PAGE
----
The superior performance of VFD cable can result in reduced drive system faults, process upsets, and safety circuit trips in adjacent circuits, and enhanced signal integrity for critical process measurements. These and other advantages of VFD cable can be garnered for a relatively low price, particularly as compared to the cost of the entire VFD and motor installation.
Although noise generated by improperly contained CMC is the most compelling reason to use VFD cable, there are other factors that favor its use.
VFD Cable Specifics
VFD cable features grounding systems that are specifically designed for the application. These systems utilize much more copper (up to 300%) in the grounds to reduce induced and coupled ground currents. In a VFD specific design, the grounds and conductors use a flexible high-surface-area conductor for optimal high-frequency performance. For higher-power applications, VFD cables utilize symmetric grounds to reduce induced currents. MC and TECK have neither the grounds size nor symmetry required to reduce ground currents and potential difference. For longer runs with drives over 100 HP, the lack of symmetric grounds cable results in the introduction of excessive current noise into the grounding system.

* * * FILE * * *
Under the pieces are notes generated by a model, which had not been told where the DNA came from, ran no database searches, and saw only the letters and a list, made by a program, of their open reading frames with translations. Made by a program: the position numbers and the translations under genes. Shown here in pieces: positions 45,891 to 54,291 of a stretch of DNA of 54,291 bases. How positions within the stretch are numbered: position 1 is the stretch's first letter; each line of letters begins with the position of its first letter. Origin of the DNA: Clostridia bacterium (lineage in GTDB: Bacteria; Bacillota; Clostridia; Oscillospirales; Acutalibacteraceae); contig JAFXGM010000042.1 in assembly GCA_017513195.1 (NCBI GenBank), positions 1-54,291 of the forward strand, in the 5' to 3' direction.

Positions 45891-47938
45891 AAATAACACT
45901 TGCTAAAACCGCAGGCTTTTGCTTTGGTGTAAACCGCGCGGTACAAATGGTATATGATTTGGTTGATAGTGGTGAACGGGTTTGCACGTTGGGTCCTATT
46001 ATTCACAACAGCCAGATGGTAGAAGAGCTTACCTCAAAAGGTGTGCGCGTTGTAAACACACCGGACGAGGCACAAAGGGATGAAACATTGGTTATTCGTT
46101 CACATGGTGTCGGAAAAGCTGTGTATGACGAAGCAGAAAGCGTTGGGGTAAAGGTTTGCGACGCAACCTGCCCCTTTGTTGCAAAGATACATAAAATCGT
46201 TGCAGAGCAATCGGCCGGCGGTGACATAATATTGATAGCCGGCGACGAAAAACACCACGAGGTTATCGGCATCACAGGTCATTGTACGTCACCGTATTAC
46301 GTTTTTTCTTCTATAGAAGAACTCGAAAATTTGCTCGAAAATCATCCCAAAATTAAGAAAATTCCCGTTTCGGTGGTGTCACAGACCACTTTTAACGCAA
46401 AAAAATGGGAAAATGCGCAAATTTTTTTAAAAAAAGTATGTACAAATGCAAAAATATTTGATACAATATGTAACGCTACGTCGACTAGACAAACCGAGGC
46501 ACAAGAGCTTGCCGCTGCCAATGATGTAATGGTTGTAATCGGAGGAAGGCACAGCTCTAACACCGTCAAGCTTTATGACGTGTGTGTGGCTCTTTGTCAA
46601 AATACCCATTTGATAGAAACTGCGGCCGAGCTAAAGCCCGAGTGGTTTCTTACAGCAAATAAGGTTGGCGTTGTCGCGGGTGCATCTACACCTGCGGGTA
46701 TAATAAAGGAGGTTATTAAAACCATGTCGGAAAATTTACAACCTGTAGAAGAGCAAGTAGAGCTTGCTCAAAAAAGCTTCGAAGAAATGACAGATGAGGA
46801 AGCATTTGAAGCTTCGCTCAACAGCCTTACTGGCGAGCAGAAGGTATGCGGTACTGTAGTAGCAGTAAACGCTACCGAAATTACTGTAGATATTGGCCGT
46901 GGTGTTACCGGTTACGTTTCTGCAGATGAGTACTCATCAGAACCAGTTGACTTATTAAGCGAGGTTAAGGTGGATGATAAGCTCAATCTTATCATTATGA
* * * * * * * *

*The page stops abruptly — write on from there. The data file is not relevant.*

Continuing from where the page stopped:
So non-VFD specific solutions not only generate more current noise due to the lack of symmetric grounds, but also radiate more of this noise into the environment due to intermediate termination of shields at the VFD enclosure instead of the VFD itself.
MC and TECK cables are constructed with shields in a spiral path. This spiraling creates an inductor, which cannot carry the high-frequency components of common mode current, forcing those components to travel through other paths outside of the cable, creating excess EMI/RFI.